While Chad Johnson, Clinton Portis, Ozzie Guillen and Ron Artest are Hall of Famers as entertaining interview subjects in the world of sports, the NHL has its own cast of characters that can compete with those big names.
There have been some colorful personalities in the history of the NHL, but we may currently be in the Golden Age of hockey personalities.
Some interviews in the NHL turn out to be entertaining because of language barriers, others because of a high-pressure situations. But most become entertaining due to the interviewee being genuinely charismatic and because they are looking to giving the fans something to talk and laugh about.
It is not only the superstars who give interesting interviews either. From the fourth line to the first, there is interview gold galore.
So without further ado, here are the 13 most entertaining interview subjects in the NHL.
So this slide is not necessarily the player being interviewed, but the player in the background.
During his time in Phoenix, Ray Whitney made it commonplace to be an interview bomber.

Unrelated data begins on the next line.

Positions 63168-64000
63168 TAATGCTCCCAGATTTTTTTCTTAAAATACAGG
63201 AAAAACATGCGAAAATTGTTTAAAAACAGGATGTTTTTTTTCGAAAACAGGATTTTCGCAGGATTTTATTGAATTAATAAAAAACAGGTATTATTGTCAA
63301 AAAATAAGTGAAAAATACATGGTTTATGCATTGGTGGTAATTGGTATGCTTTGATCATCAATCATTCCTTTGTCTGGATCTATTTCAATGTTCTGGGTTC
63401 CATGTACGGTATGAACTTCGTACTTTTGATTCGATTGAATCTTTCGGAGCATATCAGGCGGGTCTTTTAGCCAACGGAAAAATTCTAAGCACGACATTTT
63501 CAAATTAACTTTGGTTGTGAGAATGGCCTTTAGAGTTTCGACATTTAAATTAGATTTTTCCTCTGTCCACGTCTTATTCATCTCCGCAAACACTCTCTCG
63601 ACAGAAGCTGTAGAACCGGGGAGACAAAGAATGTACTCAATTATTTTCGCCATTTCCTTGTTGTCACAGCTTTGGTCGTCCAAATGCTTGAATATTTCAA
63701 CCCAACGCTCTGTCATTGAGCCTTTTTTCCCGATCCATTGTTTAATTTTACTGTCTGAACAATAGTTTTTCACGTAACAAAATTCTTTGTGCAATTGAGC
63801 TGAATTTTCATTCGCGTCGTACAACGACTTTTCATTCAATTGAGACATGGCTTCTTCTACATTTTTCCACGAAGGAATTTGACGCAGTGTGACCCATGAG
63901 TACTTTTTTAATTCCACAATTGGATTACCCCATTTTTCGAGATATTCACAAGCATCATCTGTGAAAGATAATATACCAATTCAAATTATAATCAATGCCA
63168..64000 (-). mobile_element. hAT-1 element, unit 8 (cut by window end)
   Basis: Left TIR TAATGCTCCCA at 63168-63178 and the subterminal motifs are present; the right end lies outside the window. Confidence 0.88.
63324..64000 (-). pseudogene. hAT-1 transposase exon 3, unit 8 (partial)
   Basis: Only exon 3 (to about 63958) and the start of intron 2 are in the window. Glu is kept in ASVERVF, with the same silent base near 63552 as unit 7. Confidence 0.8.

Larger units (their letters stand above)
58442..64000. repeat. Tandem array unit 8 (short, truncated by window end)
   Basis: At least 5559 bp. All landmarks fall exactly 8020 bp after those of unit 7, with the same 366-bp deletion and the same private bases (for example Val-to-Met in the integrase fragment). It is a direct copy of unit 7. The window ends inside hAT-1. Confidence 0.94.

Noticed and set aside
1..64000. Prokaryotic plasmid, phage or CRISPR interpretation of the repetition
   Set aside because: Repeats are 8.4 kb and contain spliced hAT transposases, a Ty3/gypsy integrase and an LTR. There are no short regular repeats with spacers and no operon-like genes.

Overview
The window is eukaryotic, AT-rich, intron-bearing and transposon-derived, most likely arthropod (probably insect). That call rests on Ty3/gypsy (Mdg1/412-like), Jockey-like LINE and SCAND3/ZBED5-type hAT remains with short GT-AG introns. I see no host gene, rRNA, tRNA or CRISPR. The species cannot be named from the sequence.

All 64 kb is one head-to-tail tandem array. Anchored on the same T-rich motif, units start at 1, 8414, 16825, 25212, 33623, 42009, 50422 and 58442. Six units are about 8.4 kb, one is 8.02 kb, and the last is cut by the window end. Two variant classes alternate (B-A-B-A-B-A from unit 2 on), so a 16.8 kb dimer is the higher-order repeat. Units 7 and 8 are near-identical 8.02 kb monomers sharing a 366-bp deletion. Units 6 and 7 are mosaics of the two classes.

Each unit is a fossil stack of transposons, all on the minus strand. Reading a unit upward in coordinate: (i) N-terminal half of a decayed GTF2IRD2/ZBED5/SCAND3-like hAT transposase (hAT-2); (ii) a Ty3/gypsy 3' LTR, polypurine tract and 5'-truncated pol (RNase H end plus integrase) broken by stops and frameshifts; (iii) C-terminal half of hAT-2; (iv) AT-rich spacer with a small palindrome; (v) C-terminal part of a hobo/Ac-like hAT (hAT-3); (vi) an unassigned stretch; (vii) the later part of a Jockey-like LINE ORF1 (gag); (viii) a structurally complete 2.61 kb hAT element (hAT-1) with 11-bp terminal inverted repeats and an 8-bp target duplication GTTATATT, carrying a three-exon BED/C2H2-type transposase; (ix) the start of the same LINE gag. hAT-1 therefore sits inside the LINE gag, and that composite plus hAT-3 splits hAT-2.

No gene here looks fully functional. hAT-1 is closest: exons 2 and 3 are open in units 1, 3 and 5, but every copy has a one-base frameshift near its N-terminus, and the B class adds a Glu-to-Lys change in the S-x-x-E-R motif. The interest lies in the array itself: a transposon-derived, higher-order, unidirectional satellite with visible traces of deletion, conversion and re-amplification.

As you can see in this video (around the 22-second mark), Whitney sneaks in behind Adrian Aucoin and immediately grabs your attention.
Whitney is a 20-year veteran, so it's nice to see him still having fun during the grueling 82-game NHL season.
Whitney also had one of the best years of his career with the Coyotes last season, recording 24 goals and 53 assists. Now that's a real reason to be smiling.
In the offseason, Whitney signed as a free agent with the Dallas Stars. Will his patented interview bombing be making the trip too?
P.K. Subban is only 23 years old and has immense potential as a defenseman. However, the young restricted free agent's name has been showing up among a lot of trade rumors lately.
Subban has been inconsistent on the ice with the Montreal Canadiens, but one thing is he consistent with is giving entertaining interviews.